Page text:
demonstrator Becca Cramer of Claremont, Calif., cry tears of joy. "To
      see allies and all the delegates who were willing to stand with us
      despite the reasons others were giving them to sit down, and despite
      what may happen to them because of their solidarity, gives me so much
      hope that the future of our church will live into Christ's vision and
      will stop being the broken church that we are now."

      Palmer advised Iliya and other delegates who are being chastised for
      their display of solidarity to "hold to God's unchanging hand." He
      also advised those who are marginalizing members of their delegations
      for supporting the demonstration "to take great care to understand
      the complexities of reasons as to why anyone stands."

      'We were held captive'

      The Rev. Chappell Temple of the Texas Conference said there were
      numerous delegates who were "dismayed, saddened and outraged" at the
      act of witness. People are questioning whether such action would have
      occurred if the General Conference would have changed its stance on
      homosexuality, he said.

      Bishop J. Lawrence McCleskey, the presiding bishop prior to the
      action, halted the legislative assembly and recessed the conference.
      Chappell said, "He should have said those wishing to leave can do so.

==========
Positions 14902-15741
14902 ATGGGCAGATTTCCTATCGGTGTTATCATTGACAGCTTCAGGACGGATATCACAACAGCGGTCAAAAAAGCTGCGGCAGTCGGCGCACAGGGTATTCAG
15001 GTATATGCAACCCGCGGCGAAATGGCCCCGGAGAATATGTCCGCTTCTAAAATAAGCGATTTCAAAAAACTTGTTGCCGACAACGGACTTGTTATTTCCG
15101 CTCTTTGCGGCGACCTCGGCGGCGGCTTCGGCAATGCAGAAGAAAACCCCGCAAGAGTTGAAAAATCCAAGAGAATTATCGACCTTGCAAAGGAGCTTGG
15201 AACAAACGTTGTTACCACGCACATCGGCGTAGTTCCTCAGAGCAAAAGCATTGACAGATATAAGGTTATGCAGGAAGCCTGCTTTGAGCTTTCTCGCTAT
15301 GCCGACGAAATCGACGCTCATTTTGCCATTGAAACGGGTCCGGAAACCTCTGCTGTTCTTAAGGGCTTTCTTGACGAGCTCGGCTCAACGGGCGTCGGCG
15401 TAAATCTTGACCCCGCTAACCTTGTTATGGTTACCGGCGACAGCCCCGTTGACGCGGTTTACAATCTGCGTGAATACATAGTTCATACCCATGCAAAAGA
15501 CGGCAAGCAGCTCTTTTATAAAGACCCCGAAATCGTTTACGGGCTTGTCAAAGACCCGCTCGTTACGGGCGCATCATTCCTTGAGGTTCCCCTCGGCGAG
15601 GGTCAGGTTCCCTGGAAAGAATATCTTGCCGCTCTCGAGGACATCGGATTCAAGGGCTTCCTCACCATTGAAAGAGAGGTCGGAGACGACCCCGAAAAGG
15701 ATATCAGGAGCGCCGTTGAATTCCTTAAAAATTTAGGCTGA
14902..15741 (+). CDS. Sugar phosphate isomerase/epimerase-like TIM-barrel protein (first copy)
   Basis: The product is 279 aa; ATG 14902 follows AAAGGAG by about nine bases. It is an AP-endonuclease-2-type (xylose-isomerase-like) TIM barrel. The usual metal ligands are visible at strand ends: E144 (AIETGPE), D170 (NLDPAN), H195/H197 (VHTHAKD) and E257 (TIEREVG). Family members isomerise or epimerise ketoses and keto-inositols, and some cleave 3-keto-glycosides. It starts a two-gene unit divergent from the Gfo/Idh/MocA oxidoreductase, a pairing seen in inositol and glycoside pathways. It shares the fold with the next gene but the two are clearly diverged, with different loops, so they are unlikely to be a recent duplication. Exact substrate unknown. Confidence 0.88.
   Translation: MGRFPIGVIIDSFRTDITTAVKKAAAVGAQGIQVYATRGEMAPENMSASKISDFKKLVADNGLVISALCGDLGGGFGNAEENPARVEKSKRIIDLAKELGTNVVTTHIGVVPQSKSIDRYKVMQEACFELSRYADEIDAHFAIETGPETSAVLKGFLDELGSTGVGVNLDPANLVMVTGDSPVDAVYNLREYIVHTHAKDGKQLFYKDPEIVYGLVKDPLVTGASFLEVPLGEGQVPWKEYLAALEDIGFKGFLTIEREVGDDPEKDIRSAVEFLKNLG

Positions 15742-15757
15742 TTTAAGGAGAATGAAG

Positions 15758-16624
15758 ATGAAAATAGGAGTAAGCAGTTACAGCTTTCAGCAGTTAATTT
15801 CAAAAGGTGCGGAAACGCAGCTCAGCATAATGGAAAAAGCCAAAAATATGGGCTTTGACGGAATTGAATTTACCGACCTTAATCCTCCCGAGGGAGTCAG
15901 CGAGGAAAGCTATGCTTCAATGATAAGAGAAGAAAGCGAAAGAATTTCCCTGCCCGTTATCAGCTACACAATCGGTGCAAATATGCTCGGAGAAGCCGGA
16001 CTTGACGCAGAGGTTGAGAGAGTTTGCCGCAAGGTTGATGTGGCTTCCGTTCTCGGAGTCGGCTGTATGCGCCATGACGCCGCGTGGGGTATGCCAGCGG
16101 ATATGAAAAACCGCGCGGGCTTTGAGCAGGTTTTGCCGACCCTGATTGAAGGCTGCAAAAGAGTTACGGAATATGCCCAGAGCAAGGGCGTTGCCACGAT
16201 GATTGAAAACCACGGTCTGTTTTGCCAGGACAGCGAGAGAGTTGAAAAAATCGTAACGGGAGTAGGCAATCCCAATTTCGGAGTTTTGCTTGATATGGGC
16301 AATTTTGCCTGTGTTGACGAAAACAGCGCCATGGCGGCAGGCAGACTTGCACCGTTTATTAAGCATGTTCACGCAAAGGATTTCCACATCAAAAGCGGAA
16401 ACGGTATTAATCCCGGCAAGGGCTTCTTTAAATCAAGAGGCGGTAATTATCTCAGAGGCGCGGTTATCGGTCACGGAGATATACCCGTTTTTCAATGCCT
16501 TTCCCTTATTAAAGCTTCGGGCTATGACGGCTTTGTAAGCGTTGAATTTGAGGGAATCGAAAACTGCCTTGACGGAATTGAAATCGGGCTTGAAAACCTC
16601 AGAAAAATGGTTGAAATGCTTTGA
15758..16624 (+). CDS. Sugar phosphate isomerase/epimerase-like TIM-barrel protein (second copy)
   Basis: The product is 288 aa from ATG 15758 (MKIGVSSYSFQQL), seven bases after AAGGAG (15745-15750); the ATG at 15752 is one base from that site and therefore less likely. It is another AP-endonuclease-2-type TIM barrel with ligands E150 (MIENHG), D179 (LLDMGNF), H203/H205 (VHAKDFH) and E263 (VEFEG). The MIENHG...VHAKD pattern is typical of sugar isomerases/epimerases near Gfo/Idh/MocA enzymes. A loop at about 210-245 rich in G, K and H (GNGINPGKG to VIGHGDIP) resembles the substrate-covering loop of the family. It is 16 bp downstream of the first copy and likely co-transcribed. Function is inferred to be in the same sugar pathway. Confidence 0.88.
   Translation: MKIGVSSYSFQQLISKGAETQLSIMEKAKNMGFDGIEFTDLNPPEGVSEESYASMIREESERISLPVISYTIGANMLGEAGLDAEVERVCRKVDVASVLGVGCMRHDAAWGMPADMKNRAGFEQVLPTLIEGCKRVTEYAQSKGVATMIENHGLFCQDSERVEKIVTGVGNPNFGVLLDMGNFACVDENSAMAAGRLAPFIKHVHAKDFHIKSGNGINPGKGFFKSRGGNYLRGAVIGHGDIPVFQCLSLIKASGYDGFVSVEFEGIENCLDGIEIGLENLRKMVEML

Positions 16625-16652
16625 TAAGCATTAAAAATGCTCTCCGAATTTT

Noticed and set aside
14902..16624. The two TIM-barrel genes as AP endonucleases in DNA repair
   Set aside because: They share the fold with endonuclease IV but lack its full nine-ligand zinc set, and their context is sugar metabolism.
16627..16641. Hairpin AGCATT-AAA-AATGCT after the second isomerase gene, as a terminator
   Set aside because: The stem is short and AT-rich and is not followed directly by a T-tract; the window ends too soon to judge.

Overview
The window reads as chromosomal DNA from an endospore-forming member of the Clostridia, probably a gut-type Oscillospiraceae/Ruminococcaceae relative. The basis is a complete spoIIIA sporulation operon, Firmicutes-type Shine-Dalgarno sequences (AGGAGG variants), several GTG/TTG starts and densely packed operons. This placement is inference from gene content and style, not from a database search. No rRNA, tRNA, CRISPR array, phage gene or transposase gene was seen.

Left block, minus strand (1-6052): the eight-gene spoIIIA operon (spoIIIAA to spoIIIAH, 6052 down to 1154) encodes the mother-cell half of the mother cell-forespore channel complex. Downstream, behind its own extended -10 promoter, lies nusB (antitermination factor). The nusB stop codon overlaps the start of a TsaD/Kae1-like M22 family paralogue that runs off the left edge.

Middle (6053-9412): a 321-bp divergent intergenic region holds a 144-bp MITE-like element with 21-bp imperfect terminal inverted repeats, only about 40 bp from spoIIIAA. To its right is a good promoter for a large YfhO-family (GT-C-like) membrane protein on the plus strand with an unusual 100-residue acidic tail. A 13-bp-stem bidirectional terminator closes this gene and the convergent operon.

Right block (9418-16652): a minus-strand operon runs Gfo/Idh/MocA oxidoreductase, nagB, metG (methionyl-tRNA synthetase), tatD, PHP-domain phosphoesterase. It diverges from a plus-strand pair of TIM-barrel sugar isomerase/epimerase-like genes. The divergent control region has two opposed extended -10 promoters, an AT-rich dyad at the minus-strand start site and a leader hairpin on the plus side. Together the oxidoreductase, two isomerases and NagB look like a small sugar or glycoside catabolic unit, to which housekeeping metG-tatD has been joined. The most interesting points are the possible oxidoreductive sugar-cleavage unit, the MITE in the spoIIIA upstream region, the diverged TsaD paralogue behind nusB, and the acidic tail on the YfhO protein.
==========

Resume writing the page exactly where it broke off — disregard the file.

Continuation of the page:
We were held captive. The altar was desecrated; the singing was
      presumptuous, self-righteous and accusatory."

      While noting the pain resulting from the church's decision and
      stance, Temple also said it was wrong to lay guilt on those trying to
      follow Christ and listen to Christ. "I understand that the (act of
      witness) was a compromise, and what was allowed was simply blackmail,
      it was extortion" and was disrespectful to people of different

      "For a person to give a long, one-sided speech, and for a bishop to
      speak and call for reconsideration, goes against everything that we
      hold together and as holy covenant," he said.

      During the witness, Krumbach said the voices of gay, lesbian,
      bisexual, transgender and queer people have not been heard, but
      Chappell disagrees. "They have made witness the entire week," he
      said. "No one is happy about where we are, and their demonstration
      implied that somehow we've heaped burning coals on them."

      Delegates, he said, are trying to hold the church together "not for
      artificial unity, but for a unity of heart that strikes at the very
      root of Christian conference."

      Some delegates and visitors questioned why the event was not streamed
      live on the Web along with the General Conference business sessions.
      McCleskey told delegates the witness event was not streamed because
      it occurred during a recess, and normal procedure during the breaks
      is for the streaming video to be replaced by an image of the
      assembly's logo. However, he said, the witness event was recorded and
      the video would be posted by United Methodist Communications on the
      General Conference Web site, www.gc2008.umc.org.

      *Green is a United Methodist News Service news writer based in
      Nashville, Tenn.